Your browser does not support javascript:   Search for gard hereSearch for news-and-events here.

Diseases

Genetic and Rare Diseases Information Center (GARD)

Print friendly version

Caffey disease


Other Names for this Disease

  • Infantile cortical hyperostosis
See Disclaimer regarding information on this site. Some links on this page may take you to organizations outside of the National Institutes of Health.

Symptoms

Newline Maker

What are the symptoms of Caffey disease?

Caffey disease is characterized by excessive new bone formation (hyperostosis). The bone abnormalities mainly affect the jawbone, shoulder blades, collarbones, and the shafts of long bones in the arms and legs. Affected bones may double or triple in width. In some cases, two bones in the forearms or lower legs become fused together. Babies with this condition may also develop swelling of joints and soft tissues with pain and redness in the affected areas. They may also be feverish and irritable.[1] 

The signs and symptoms of Caffey disease are usually apparent by the time an infant is 5 months old. In rare cases, skeletal abnormalities can be detected by ultrasound during the late stages of pregnancy. For unknown reasons, the swelling and pain associated with Caffey disease tend to go away within a few months. The excess bone also disappears as it is reabsorbed by the body through a normal process called bone remodeling. If two bones have been fused, they may remain that way, which can lead to complications such as scoliosis and breathing problems.[1]

Most people with Caffey syndrome have no further problems related to the disorder after early childhood. Occasionally, another episode of hyperostosis occurs years later. In addition, some adults who had Caffey disease have other abnormalities of the bones and connective tissues, including loose joints, stretchy skin or hernias.[1]  
Last updated: 4/15/2014

The Human Phenotype Ontology provides the following list of signs and symptoms for Caffey disease. If the information is available, the table below includes how often the symptom is seen in people with this condition. You can use the MedlinePlus Medical Dictionary to look up the definitions for these medical terms.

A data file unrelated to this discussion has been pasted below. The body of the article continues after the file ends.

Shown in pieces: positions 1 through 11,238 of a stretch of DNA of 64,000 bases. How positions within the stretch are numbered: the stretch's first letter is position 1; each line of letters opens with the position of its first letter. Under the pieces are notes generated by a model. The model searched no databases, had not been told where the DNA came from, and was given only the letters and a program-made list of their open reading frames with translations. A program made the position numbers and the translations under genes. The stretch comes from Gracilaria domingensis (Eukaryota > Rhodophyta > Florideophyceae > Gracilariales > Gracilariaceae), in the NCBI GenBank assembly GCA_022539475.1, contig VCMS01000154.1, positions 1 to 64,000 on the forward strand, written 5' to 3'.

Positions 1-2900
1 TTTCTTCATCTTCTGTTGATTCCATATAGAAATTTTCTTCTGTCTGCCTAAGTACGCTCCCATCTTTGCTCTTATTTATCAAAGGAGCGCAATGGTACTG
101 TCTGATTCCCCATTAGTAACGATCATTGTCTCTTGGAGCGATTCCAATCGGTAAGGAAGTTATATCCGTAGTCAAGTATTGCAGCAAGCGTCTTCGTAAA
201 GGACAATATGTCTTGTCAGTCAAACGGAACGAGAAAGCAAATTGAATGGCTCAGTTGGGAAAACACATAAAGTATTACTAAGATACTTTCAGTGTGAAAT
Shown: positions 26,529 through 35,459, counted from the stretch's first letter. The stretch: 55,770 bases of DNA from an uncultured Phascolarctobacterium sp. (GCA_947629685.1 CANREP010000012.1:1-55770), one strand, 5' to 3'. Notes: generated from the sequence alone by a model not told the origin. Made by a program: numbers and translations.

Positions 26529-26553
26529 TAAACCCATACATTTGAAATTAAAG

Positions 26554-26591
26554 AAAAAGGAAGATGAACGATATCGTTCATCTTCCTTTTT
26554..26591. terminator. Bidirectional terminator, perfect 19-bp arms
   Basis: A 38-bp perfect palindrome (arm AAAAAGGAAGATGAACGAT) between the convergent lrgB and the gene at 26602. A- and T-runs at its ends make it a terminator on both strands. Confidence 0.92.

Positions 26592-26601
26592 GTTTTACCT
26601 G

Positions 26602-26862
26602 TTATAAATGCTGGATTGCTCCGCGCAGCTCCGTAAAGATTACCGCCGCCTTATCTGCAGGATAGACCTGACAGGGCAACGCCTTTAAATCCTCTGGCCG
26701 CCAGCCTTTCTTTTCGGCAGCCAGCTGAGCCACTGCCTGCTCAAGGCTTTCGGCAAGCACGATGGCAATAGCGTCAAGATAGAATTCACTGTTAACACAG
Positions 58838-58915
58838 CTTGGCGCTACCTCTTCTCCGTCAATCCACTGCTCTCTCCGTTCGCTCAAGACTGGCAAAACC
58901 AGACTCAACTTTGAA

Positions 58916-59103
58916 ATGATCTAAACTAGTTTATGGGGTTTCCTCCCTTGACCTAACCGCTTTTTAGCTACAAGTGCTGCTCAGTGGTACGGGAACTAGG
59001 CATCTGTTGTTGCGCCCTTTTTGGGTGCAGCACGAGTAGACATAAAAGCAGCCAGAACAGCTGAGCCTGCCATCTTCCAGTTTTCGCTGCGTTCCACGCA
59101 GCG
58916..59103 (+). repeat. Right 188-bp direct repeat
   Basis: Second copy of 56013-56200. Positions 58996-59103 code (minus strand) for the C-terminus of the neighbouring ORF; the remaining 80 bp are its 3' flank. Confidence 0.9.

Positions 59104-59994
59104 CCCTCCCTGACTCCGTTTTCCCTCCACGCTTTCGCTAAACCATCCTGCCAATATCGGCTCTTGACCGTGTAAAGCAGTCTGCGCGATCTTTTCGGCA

Signs and Symptoms Approximate number of patients (when available)
Abnormal cortical bone morphology 90%
Cellulitis 90%
Abnormality of temperature regulation 50%
Behavioral abnormality 50%
Craniofacial hyperostosis 7.5%
Facial asymmetry 7.5%
Feeding difficulties in infancy 7.5%
Hypergammaglobulinemia 7.5%
Leukocytosis 7.5%
Proptosis 7.5%
Respiratory insufficiency 7.5%
Scoliosis 7.5%
Autosomal dominant inheritance -
Calvarial hyperostosis -
Cortical irregularity -
Fever -
Periosteal thickening of long tubular bones -
Tibial bowing -

Last updated: 11/3/2014

The Human Phenotype Ontology (HPO) has collected information on how often a sign or symptom occurs in a condition. Much of this information comes from Orphanet, a European rare disease database. The frequency of a sign or symptom is usually listed as a rough estimate of the percentage of patients who have that feature.

The frequency may also be listed as a fraction. The first number of the fraction is how many people had the symptom, and the second number is the total number of people who were examined in one study. For example, a frequency of 25/25 means that in a study of 25 people all patients were found to have that symptom. Because these frequencies are based on a specific study, the fractions may be different if another group of patients are examined.

Sometimes, no information on frequency is available. In these cases, the sign or symptom may be rare or common.


References
  1. Caffey disease. Genetics Home Reference (GHR). April 2013; http://ghr.nlm.nih.gov/condition/caffey-disease. Accessed 4/15/2014.


Other Names for this Disease
  • Infantile cortical hyperostosis
See Disclaimer regarding information on this site. Some links on this page may take you to organizations outside of the National Institutes of Health.